By Gail Pennington
A horrific car crash turned Michael Britten’s life upside-down. His wife died. His son died.
Britten, a Los Angeles police detective played by the great Jason Isaacs, finds himself living in two realities in NBC’s engrossing new puzzler “Awake.”
“So tell me how this works,” asks his therapist, Dr. Lee (B.D. Wong), in the series opener.
“I don’t know,” Britten tells him. “I close my eyes and open them, just like you.”
But when Michael Britten goes to sleep with his wife, Hannah (Laura Allen), they’re mourning their dead son Rex (Dylan Minnette). When he wakes up, he eats cereal with Rex, a teen who remains deeply shaken by the loss of his mother.
That’s right — in one of Britten’s realities, his wife died, but his son survived. In the other, his son died, but his wife survived.
No wonder his police-assigned shrink is puzzled. So is his other, alternate-reality shrink, Dr. Evans (Cherry Jones). Each assumes he’s dreaming half the time — but which half?
“I can assure you this is not a dream,” Evans tells him.
“That’s just what the other shrink said,” he responds.
Back at work, with only his shrinks (and, in one reality, his wife) knowing his secret, Britten isn’t particularly interested in solving his problem.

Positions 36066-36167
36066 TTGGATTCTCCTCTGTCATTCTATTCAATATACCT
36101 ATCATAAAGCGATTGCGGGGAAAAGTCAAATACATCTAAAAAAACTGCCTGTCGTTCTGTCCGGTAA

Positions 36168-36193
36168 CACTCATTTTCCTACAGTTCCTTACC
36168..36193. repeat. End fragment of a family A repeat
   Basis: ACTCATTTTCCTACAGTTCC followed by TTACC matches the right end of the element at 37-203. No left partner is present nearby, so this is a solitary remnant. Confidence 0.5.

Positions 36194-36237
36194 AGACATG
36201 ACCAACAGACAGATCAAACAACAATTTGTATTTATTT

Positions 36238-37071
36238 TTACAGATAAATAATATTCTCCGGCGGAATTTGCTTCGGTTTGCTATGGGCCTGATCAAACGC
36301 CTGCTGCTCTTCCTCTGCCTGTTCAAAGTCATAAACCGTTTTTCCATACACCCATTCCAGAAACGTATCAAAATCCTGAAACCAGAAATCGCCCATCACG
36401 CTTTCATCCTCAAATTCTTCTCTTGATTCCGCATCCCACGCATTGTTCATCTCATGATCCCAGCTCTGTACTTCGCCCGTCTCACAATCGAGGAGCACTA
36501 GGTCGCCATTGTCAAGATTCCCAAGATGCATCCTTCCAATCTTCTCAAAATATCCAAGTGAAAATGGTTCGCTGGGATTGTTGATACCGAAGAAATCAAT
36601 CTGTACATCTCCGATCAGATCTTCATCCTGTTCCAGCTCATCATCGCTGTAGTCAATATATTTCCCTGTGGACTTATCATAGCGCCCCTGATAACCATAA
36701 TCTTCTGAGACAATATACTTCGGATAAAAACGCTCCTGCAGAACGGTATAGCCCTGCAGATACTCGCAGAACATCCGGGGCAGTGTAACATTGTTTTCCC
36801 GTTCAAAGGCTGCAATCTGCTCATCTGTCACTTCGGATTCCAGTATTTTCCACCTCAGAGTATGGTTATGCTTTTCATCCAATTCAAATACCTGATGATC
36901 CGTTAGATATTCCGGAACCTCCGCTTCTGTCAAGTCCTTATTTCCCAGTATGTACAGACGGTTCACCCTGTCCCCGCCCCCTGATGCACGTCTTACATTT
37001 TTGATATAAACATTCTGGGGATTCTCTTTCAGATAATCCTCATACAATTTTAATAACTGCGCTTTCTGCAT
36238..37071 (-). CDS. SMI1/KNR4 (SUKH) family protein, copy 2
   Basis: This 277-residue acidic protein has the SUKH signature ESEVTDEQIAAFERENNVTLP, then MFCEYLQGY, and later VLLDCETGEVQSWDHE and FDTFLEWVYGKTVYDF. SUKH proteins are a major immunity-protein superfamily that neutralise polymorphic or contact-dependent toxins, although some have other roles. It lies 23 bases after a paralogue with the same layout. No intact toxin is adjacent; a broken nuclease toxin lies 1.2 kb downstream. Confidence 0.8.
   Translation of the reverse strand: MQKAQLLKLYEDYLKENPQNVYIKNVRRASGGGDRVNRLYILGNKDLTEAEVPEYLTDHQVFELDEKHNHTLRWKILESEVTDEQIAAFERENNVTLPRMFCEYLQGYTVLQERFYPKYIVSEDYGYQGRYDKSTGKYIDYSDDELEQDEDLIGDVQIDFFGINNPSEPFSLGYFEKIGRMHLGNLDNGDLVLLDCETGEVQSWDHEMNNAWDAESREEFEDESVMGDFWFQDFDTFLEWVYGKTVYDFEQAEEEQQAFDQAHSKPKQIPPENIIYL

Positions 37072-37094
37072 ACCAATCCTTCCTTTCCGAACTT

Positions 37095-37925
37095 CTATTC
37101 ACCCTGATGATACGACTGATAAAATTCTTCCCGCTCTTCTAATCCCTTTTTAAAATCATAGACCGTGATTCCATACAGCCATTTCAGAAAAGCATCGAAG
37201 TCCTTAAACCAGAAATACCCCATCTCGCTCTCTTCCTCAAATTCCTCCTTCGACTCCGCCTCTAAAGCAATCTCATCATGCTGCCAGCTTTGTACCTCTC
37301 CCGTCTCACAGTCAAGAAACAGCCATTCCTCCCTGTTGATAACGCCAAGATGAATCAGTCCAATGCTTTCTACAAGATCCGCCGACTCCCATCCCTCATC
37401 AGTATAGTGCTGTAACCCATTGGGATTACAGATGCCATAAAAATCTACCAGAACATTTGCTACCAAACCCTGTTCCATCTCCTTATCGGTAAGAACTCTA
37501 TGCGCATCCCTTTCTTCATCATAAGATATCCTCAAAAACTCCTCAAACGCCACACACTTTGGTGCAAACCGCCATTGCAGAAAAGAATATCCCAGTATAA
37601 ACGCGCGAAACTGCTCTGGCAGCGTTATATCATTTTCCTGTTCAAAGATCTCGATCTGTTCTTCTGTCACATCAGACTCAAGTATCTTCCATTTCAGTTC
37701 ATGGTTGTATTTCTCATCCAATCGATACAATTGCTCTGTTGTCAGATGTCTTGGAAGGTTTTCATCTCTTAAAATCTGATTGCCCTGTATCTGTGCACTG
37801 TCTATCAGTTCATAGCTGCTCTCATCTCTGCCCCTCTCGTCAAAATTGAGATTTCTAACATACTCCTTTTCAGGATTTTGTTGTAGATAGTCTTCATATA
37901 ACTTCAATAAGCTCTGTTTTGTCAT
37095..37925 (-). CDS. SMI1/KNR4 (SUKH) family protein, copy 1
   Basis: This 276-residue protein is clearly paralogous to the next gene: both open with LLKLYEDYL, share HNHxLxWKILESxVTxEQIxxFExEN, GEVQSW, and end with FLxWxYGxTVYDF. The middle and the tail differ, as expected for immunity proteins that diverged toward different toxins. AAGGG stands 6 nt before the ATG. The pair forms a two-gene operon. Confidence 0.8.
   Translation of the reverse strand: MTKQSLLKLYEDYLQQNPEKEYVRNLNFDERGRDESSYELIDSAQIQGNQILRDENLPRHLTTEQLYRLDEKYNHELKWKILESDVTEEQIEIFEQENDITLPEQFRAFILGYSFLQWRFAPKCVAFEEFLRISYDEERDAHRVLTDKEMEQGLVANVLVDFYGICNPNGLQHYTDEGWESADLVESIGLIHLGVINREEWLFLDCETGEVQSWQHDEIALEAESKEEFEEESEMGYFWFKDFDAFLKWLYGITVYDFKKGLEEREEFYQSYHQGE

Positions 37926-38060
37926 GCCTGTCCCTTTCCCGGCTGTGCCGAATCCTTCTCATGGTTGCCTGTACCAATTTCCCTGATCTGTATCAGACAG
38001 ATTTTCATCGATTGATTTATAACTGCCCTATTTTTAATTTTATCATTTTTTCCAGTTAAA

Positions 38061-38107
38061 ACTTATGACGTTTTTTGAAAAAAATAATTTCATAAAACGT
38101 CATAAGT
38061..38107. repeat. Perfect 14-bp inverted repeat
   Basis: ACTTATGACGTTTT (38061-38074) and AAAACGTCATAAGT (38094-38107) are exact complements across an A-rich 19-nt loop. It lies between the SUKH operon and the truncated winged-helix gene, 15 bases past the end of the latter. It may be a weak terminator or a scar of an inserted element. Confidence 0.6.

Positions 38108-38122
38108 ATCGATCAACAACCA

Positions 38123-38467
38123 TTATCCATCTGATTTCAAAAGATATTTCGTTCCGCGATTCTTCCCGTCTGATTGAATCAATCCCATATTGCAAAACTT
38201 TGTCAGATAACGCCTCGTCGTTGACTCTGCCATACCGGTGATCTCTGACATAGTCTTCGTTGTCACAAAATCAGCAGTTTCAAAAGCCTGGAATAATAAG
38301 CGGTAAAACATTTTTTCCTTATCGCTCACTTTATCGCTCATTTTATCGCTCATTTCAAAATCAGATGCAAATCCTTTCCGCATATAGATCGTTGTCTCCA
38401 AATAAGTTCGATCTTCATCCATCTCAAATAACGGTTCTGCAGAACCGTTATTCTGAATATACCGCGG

He is happier this way, he knows, than he would be with one of his loved ones permanently out of his life.
Beyond this big mystery, which gets deliciously more complicated over the course of four episodes sent for preview, “Awake” is also an absorbing police procedural.
With different partners (Steve Harris and Wilmer Valderrama), Britten investigates different cases each week, but clues from one begin to bleed over into the other, something that’s useful but hard to explain.
To keep his two worlds straight, Britten wears a rubber band on his wrist — red for days with his wife, green with his son.
The two worlds are also shot in a slightly different visual style, with different color saturation, so as puzzling as “Awake” is, it’s rarely confusing.
Acting is strong throughout, particularly from the reliable Harris (“The Practice”) and surprisingly intense Valderrama (“That ‘70s Show”).
Creator Kyle Killen, who previously brought us the shockingly short-lived “Lone Star,” is fascinated by dualities.
In “Lone Star,” his protagonist was a swindler living a double life to defraud. “Awake,” though, benefits from a much more sympathetic hero.
Michael Britten doesn’t want to fool anybody, except possibly himself.
He’s a man who is struggling with grief, confusion and the need to move forward in spite of all that.
“Awake” also benefits enormously from the talent of Isaacs, who has been outstanding in everything from PBS “Case Histories” to the “Harry Potter” movies (as evil Lucius Malfoy).
Here, he’s completely believable as a manly man making the most of a situation he doesn’t understand.
Is Michael Britten crazy? Is he dreaming half of his life, and if so, which half?
Or, maybe, are wife, son and even husband all dead, living in some “Lost”-like purgatory?
“Awake” viewers will have all those questions, and will surely enjoy getting the answers.